What is strategy and why is it important in business?
Updated 11 August 2023
Strategy is an all-encompassing term that covers a range of business tasks, but it can be one of the most important tools in a professional's arsenal. As markets become more competitive, having the edge becomes less about talent and more about the methods used to implement that talent productively. This is strategy and is at the core of a successful business. In this article, we explain what strategy is and how businesses can use strategy to improve their operations.
What is strategy?
Although strategy is a highly studied and recorded concept, there is rarely a comprehensive answer to the question "What is strategy?". This is because different people think about strategy in a range of different ways. One of the most commonly accepted definitions is that strategy is a method of long-term planning and directing operations to achieve an end goal. In business, these goals are primarily driven by growth and based on building revenues.
Strategy vs. tactics
When people think about strategy, they often associate it with tactics. After all, the two are concepts built around planning actions to manufacture the most desirable outcome possible for the business. There are several fundamental differences between the two concepts. The most significant of these differences are below:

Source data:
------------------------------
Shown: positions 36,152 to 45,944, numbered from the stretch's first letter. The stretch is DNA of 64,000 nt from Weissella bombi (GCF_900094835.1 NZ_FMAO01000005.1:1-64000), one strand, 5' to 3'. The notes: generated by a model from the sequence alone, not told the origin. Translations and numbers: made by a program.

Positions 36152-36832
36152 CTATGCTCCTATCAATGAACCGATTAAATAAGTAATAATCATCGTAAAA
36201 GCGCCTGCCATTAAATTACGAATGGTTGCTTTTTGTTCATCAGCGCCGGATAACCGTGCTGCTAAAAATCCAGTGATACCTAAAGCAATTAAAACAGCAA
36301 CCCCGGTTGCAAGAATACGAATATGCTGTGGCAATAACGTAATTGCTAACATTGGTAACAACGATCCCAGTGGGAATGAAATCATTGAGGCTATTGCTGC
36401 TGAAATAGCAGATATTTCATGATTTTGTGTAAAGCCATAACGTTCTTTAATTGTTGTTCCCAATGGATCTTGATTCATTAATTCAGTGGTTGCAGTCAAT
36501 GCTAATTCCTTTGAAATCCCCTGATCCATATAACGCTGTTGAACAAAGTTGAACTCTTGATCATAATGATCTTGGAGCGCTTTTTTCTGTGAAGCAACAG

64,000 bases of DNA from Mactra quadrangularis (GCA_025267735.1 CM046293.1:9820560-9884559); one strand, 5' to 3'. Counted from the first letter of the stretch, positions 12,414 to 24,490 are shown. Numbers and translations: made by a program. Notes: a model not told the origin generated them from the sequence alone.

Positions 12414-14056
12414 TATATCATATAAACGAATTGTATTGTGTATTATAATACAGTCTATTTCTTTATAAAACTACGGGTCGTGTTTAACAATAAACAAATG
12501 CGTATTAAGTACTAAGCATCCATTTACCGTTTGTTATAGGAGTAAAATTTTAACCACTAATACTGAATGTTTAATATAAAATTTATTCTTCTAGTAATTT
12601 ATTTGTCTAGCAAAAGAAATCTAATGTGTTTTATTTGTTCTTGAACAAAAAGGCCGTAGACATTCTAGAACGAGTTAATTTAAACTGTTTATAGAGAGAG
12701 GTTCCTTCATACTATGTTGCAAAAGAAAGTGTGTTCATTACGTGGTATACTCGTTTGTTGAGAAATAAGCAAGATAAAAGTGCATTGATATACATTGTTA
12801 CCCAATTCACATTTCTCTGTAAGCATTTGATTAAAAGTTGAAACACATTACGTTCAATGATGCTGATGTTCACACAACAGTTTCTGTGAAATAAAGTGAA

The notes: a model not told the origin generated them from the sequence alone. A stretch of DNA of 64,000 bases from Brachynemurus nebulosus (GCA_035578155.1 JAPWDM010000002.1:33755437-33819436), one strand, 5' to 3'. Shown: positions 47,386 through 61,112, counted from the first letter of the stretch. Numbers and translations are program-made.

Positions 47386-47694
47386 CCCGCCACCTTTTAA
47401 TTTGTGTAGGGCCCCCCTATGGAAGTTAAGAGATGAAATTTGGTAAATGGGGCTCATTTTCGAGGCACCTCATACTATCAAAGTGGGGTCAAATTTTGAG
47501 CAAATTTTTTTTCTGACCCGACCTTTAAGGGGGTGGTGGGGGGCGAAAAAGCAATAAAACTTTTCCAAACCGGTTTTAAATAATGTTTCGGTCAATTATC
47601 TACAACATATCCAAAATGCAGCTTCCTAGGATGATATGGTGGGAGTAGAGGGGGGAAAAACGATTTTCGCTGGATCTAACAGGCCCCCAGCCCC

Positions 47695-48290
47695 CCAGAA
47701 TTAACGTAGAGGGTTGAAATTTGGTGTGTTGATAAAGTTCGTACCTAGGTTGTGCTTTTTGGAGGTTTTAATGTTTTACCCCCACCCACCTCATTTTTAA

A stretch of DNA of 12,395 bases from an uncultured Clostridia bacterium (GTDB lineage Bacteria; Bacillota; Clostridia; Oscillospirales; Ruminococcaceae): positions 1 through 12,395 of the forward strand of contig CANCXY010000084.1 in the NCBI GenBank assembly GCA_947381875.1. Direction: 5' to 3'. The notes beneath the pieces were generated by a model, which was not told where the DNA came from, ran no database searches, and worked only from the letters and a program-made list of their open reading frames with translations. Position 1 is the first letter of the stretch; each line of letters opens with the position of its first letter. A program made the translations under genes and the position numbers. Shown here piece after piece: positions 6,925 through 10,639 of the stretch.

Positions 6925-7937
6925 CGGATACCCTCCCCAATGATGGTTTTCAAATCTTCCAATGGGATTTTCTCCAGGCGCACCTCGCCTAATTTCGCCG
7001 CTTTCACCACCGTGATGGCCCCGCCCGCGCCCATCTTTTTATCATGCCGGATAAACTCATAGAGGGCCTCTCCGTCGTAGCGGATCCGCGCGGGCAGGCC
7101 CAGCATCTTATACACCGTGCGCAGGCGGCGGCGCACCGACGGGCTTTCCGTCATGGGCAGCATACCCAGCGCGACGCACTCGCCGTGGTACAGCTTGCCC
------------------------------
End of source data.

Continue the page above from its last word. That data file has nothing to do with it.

The most significant difference between strategy and tactics is the scales of action. Tactics are relatively small. For example, a purchasing manager or a sales assistant may use sales tactics to attempt to influence a customer to buy a product. The salesperson may use tactics on a single-interaction basis, which may include such methods as giving out referral codes to drive leads and sales.
Strategy occurs on a much grander scale than tactics. A strategy is the driving factor within an organisation or personal career over a long period, spanning months or even years. A core strategy is an overall direction that a company is working towards, and the tactics used are all in service of the grander strategy.
Another fundamental difference between strategy and tactics is the surrounding timeframe. You could use a tactic within a relatively short space of time, and the time it takes to implement could only be a matter of moments, minutes or hours throughout a single business interaction. Tactics help achieve small-scale goals and thus require a relatively small time investment.
Implementing a strategy takes far more time to successfully do. This is due to the nature of strategy, which is reliant on large-scale responses to drive a company to achieve large, long-term goals. For example, a business may implement a strategy to achieve a certain level of profit by the end of the next financial year, or put a hiring strategy in place to adjust the skill set within the organisation. In both of these cases, the strategy is about long-term adjustment rather than short-term shifts.